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Welcome. You just found copycat recipes for all of your favorite famous foods! Bestselling author and TV host Todd Wilbur shows you how to duplicate the taste of iconic dishes and treats at home. Todd's recipes are easy to follow and fun to make. Search for recipes by category here. New recipes added every week.

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    As you can probably guess, KFC's Extra Crispy Tenders are chicken tenderloins coated with the same delicious breading as KFC’s Extra Crispy Chicken. These tenders come in servings of two, three, six, or twelve, with your choice of dipping sauces on the side including buffalo, barbecue, and the new Finger Lickin' Good Sauce.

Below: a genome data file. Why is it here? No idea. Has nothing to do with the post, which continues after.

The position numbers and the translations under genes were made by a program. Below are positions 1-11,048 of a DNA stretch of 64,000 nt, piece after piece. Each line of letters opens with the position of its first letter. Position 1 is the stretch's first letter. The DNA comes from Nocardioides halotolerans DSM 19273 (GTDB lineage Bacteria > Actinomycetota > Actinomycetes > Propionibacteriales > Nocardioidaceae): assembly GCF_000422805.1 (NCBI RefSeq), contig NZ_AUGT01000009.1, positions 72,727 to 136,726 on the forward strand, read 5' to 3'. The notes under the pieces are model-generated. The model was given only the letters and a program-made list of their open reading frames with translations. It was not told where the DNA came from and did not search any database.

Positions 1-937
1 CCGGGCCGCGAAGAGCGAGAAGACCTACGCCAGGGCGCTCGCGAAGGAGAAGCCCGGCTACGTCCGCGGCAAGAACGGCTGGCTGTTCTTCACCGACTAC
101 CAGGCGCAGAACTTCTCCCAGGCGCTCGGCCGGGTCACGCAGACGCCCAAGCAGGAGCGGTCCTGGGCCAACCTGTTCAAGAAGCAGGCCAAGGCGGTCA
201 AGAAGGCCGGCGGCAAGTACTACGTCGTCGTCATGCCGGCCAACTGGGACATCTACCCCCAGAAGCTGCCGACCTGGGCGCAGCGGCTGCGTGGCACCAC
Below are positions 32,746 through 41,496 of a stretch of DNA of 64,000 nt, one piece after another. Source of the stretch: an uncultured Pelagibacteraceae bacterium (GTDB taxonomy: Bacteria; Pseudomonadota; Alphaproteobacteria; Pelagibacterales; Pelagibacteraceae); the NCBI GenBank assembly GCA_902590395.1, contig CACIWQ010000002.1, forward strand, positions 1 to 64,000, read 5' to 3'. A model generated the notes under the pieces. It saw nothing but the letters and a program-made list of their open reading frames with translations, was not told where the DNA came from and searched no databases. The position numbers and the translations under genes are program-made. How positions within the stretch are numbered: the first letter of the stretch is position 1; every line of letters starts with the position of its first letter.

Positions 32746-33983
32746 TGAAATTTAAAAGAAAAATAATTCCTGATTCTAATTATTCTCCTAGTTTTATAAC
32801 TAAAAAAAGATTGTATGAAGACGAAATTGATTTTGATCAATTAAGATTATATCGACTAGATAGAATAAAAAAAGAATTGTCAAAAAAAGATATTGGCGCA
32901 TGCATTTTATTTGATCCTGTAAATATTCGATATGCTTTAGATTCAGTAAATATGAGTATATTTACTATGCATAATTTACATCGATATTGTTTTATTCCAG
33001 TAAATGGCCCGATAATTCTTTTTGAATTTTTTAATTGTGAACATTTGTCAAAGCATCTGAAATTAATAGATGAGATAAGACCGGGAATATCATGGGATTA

To duplicate these chicken fingers at home we’ll resort to a similar prep technique to the one used for the Extra Crispy Chicken: the chicken is brined for 2 hours to give it more flavor and juiciness, then the tenders are double-breaded for an extra-crunchy coating.

    An important secret revealed in this breading recipe is the use of a specific type of ground black pepper. For the best clone you want to use Tellicherry black pepper, which is premium black pepper ground from mature peppercorns that have had time to develop more flavor. The unique aftertaste of KFC chicken is attributed to this special spice, so it’s worth the time to track it down.

    Tellicherry black pepper costs a little more than the younger, more common black pepper, but if you want a good clone of the famous crispy fried chicken, it’s an essential ingredient. Be sure to grind the pepper fine before adding it.